• Does the email contain references to corporate IP or classified material? If so, it needs to be captured, quarantined by our security system and referred to a responsible officer for further examination and possible action.
  • Is the email about business and does it require some action or response? If so, it needs to be captured, correctly classified within our corporate store and appropriate workflow initiated.
  • Is the email from a senior executive, about business and does it require some action or response with appropriate access controls applied? If so, it needs to be captured, correctly classified within our corporate store with appropriate security and access rights assigned and appropriate workflow initiated.

We produced our first fully-automatic, rules-driven email managements system in 1994. By today’s standards the technology was primitive but it worked and we used it within our business to demonstrate to our customers and partners how it could function in the real world. We called that product GEM for ‘GMB’s Email Management’ system. 

GEM has been redesigned and rewritten multiple times since so as to utilize the latest technology and tools. We still call it GEM even though our company is now called Knowledgeone Corporation, not GMB; the name works for us and our customers and we see no need to change it. It is after all, a ‘gem’ of a product.

We have used each and every version of GEM since 1994 within our company (we are the primary Beta test site) to automatically analyze all incoming and outgoing emails and to store and classify captured emails in our corporate store based on the RecFind 6 relational database. I can’t imagine running my business without GEM and I don’t understand how other organizations can exist without GEM, but they do albeit, taking huge risks.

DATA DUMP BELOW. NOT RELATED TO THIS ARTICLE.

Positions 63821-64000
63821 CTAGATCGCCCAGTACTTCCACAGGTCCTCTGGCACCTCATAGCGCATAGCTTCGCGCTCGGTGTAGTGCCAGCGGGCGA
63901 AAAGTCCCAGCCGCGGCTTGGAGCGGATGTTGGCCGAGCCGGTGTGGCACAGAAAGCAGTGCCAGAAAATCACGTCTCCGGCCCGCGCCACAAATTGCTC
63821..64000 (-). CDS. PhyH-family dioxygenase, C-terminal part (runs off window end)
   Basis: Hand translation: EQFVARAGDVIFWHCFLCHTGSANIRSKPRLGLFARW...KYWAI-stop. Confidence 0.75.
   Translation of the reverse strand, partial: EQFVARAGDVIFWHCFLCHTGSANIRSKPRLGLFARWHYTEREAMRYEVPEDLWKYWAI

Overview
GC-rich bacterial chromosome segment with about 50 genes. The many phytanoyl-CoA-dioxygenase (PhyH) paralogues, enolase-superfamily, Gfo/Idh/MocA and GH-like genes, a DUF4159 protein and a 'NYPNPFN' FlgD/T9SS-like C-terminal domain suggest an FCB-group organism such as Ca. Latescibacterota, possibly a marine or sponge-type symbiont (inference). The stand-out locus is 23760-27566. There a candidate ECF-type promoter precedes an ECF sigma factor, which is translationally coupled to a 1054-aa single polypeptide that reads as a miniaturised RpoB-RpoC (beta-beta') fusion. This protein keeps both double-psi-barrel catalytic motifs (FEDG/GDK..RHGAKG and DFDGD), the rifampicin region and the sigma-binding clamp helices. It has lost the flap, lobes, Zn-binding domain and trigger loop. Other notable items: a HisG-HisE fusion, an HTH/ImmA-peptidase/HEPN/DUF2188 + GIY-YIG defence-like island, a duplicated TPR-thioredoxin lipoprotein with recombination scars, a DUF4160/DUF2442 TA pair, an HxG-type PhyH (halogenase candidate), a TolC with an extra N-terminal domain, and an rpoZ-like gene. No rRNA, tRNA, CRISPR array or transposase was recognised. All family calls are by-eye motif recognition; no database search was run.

The latest version of GEM, 2.7.1, is a major upgrade and involves a significant change in the way we connect to email servers of any type (e.g., Exchange, Office 365, GroupWise, Notes, etc.). We have standardized and simplified the interface to the email server using IMAP and converted our Agents to Windows Services to make the installation and management of GEM as easy as possible for your IT staff.

We have also improved the Rules engine to make it as easy as possible to define all the rules you need to manage your emails.

Because we have 21 years’ experience installing, configuring and using GEM in a real-world production example we also have the world’s most experienced GEM consultants to assist our customers.

How GEM integrates with any other EDRMS

GEM is designed to use the RecFind 6 relational database as its image & data repository. However, we provide several options for integrating to any other EDRMS such that the other EDRMS can search for and access emails (and the associated Metadata) captured by GEM. The four main methods, in order of ease-of-use are:

  1. Capturing encapsulated XML records produced by GEM;
  2. Using the RecFind 6 Mini API;
  3. Using the RecFind 6 SharePoint Integration Module (for customers using SharePoint as their EDRMS); and
  4. Using the RecFind 6 SDK

Please contact Support at Knowledgeone Corp for more information on the above methods.